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Survivor of Transatlantic Slave Trade Identified

Thursday, March 26, 2020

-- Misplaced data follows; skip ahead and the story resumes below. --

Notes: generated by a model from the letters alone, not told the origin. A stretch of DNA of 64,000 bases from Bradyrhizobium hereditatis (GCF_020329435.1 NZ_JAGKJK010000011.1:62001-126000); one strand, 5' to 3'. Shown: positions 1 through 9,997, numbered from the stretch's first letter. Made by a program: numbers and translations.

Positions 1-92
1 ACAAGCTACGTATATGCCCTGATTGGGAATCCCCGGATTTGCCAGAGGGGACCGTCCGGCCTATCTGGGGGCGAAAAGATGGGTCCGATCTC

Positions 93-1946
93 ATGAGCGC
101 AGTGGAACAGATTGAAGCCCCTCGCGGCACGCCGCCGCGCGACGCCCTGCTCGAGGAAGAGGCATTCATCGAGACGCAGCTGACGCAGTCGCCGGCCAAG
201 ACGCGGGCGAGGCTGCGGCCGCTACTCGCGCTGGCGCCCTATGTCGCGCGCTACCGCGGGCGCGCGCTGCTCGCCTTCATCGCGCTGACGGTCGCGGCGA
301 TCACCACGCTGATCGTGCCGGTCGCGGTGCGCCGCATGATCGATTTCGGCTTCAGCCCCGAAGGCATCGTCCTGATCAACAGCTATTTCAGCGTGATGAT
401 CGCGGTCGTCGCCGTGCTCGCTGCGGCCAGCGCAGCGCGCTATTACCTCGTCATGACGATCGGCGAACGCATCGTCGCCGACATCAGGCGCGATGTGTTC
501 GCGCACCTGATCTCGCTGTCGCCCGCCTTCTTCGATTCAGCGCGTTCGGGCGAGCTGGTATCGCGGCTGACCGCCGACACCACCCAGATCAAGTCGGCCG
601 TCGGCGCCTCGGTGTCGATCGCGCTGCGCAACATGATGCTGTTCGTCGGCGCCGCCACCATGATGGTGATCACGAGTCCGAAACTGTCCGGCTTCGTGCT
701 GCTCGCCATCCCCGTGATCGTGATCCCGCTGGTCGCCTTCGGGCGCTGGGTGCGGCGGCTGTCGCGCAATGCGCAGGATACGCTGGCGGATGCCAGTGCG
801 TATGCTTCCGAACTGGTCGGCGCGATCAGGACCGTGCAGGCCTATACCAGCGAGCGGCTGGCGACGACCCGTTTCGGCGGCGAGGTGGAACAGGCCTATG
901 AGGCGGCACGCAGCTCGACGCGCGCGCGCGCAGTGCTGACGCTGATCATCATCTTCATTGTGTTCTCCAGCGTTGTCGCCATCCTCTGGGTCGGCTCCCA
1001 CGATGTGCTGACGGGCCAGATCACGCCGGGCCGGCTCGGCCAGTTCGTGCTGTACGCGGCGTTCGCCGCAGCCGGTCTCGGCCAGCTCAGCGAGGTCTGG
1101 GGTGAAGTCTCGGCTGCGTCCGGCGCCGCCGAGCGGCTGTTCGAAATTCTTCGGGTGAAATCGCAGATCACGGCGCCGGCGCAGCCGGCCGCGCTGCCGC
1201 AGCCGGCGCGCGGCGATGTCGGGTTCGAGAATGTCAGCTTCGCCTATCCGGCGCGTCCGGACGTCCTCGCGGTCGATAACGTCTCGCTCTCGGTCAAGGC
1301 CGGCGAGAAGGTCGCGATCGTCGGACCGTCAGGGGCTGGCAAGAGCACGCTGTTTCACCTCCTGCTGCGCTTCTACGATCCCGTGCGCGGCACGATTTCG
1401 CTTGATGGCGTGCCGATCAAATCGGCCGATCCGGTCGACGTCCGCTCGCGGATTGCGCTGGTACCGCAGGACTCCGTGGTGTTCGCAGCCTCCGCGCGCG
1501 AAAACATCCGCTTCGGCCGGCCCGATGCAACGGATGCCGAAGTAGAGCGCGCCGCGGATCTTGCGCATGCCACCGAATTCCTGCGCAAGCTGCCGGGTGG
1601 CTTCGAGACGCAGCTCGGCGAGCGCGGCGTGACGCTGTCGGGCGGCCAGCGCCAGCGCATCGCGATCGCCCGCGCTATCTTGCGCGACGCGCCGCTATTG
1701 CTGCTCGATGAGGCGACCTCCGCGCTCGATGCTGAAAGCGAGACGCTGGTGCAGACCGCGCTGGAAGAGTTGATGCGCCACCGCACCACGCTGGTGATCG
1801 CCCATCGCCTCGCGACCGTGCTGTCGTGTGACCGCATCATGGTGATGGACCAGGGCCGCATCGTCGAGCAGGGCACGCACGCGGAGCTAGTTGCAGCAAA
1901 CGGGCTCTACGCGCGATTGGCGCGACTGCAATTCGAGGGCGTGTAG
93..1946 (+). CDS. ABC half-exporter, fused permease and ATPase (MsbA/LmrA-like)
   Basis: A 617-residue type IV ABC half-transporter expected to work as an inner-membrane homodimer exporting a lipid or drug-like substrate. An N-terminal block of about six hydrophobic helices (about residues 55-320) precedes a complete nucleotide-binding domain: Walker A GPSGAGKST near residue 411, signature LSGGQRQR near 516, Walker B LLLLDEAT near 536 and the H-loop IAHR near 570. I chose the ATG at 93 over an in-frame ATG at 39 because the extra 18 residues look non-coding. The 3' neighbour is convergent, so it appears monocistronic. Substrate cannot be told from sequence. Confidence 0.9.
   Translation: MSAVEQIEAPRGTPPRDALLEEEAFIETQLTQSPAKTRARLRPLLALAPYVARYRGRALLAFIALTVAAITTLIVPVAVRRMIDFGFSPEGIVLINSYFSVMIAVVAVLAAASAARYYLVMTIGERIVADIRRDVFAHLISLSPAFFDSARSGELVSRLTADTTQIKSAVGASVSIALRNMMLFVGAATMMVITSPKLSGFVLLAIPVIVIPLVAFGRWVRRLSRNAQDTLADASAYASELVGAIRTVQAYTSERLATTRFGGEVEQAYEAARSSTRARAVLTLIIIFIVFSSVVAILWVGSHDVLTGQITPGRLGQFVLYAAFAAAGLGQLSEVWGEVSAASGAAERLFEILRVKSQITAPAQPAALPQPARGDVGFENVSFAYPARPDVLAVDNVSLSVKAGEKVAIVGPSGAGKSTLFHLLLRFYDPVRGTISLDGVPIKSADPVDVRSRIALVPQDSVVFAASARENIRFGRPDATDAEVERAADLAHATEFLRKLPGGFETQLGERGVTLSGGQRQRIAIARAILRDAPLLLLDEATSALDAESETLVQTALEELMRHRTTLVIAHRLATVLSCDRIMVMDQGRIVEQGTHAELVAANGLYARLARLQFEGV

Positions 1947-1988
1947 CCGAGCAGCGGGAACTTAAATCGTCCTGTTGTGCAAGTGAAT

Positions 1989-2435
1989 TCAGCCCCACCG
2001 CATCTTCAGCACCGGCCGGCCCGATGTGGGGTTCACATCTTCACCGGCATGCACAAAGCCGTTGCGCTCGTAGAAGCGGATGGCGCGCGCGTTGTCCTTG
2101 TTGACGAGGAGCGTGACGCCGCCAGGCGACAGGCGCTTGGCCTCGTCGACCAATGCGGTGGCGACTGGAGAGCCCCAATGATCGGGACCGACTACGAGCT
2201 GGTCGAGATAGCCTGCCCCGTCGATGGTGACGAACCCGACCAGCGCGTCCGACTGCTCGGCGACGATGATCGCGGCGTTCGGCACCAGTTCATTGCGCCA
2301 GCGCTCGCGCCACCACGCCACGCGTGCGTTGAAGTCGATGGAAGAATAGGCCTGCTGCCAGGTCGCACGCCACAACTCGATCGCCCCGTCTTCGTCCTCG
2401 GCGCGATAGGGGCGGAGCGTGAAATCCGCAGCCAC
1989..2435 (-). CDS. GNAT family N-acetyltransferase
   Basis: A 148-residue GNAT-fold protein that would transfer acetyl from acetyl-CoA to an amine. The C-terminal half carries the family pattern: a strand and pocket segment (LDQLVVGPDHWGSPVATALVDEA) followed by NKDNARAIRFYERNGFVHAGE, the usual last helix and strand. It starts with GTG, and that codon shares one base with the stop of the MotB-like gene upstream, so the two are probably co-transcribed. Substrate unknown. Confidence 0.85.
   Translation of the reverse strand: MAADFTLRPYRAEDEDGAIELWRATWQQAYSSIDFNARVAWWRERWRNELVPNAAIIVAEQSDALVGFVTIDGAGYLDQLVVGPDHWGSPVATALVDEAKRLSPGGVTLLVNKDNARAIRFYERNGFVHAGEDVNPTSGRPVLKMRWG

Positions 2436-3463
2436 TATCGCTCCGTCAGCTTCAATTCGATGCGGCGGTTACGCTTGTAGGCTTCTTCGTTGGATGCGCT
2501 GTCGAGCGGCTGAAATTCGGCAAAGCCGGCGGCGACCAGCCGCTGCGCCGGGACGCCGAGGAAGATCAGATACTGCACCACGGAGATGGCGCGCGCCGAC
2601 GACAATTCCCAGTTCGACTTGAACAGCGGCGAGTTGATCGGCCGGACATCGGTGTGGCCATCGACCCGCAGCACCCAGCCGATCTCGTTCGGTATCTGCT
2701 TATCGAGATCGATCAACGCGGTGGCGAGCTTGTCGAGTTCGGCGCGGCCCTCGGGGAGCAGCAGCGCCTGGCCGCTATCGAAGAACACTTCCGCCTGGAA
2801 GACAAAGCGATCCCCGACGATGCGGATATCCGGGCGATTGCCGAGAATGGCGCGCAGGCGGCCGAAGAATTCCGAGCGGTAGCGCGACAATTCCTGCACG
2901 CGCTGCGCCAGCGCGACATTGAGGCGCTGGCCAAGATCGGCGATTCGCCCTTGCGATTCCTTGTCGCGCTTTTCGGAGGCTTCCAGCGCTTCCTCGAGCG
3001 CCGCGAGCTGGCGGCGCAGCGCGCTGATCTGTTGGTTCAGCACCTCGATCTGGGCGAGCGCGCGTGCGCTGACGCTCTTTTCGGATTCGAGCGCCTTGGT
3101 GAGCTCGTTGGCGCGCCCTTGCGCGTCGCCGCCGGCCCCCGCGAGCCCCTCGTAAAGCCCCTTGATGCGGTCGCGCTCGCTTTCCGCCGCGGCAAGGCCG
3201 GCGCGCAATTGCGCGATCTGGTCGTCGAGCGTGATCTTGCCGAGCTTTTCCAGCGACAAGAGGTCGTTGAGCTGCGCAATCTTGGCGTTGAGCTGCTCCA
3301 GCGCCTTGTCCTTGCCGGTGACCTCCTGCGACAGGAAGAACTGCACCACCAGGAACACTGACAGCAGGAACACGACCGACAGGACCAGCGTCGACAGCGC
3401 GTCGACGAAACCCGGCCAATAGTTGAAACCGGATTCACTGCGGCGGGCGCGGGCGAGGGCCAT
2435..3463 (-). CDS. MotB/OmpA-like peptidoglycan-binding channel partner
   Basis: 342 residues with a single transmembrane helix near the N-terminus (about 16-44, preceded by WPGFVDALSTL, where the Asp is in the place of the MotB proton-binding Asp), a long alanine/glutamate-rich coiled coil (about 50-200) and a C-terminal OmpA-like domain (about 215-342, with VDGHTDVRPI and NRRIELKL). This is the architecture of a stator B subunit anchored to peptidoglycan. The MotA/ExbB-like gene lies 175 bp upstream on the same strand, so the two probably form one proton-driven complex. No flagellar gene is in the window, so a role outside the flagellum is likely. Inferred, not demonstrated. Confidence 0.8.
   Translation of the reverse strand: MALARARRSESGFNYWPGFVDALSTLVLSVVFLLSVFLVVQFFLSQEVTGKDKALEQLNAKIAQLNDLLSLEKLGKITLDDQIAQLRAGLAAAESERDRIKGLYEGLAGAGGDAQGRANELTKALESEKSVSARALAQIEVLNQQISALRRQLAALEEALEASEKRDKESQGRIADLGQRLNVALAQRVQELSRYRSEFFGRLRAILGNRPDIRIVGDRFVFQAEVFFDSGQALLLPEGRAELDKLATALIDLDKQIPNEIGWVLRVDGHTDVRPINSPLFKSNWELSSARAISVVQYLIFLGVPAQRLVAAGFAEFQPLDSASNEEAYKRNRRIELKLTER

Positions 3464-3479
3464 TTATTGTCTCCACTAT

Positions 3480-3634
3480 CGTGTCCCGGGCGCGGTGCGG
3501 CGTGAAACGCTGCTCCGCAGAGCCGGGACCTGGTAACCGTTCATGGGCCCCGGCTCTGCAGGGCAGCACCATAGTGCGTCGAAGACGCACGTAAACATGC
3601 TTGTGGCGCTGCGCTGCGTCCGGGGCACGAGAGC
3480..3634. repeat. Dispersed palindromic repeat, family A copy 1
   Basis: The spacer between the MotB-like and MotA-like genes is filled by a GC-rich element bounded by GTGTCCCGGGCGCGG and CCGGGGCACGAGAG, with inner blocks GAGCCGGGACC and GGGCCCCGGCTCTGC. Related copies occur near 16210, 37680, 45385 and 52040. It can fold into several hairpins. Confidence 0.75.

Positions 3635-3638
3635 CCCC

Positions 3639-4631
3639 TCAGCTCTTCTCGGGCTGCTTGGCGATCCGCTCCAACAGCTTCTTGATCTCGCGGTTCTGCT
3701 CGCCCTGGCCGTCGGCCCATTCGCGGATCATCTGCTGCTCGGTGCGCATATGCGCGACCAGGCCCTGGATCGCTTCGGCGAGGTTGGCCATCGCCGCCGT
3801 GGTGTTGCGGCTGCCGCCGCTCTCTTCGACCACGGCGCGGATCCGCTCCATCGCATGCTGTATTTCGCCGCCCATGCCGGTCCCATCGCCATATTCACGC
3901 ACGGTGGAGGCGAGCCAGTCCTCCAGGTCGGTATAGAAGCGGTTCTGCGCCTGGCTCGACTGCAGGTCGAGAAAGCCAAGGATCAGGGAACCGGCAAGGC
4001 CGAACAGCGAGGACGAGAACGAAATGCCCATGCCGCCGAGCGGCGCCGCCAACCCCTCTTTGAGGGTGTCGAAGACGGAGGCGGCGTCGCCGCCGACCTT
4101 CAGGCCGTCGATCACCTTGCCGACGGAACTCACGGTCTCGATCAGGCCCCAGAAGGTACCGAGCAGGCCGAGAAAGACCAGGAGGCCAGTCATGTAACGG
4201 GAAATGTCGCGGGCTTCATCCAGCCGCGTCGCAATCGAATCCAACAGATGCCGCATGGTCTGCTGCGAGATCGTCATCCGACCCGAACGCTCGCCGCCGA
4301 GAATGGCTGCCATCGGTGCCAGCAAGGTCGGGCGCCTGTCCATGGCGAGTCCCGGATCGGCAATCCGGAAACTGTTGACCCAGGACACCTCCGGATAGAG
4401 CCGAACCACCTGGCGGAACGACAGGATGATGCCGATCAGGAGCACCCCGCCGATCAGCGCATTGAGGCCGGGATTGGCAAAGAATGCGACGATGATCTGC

Matilda McCrearNEWCASTLE UPON TYNE, ENGLAND—According to a BBC News report, research conducted by Hannah Durkin of Newcastle University has identified Matilda McCrear as one of the last survivors of the transatlantic slave trade. Captured by slave traders in West Africa at the age of two, McCrear arrived in Alabama on the slave ship Clotilda in 1860. The ship is thought to have been scuttled shortly after its arrival in Mobile Bay in an effort to destroy evidence of the journey, because the importation of slaves to the United States had been outlawed in 1808. McCrear, her mother, and one of her three sisters who made the journey were purchased by the same plantation owner, Memorable Walker Creagh. After the abolition of slavery in the United States in 1865, the family worked as share croppers. Durkin said McCrear changed her surname, and had a common-law marriage with a white German-born man. They had 14 children. At the age of 70, McCrear was interviewed by the Selma Times-Journal after she and Sally “Redoshi” Smith, another Clotilda survivor, made a claim for compensation for their enslavement at the county courthouse, which was dismissed. McCrear died in Selma, Alabama, in January of 1940. Sally “Redoshi” Smith died in 1937, and Oluale Kossala, also known as Cudjo Lewis, another known Clotilda survivor, died in 1935. For more, go to "The Case for Clotilda."

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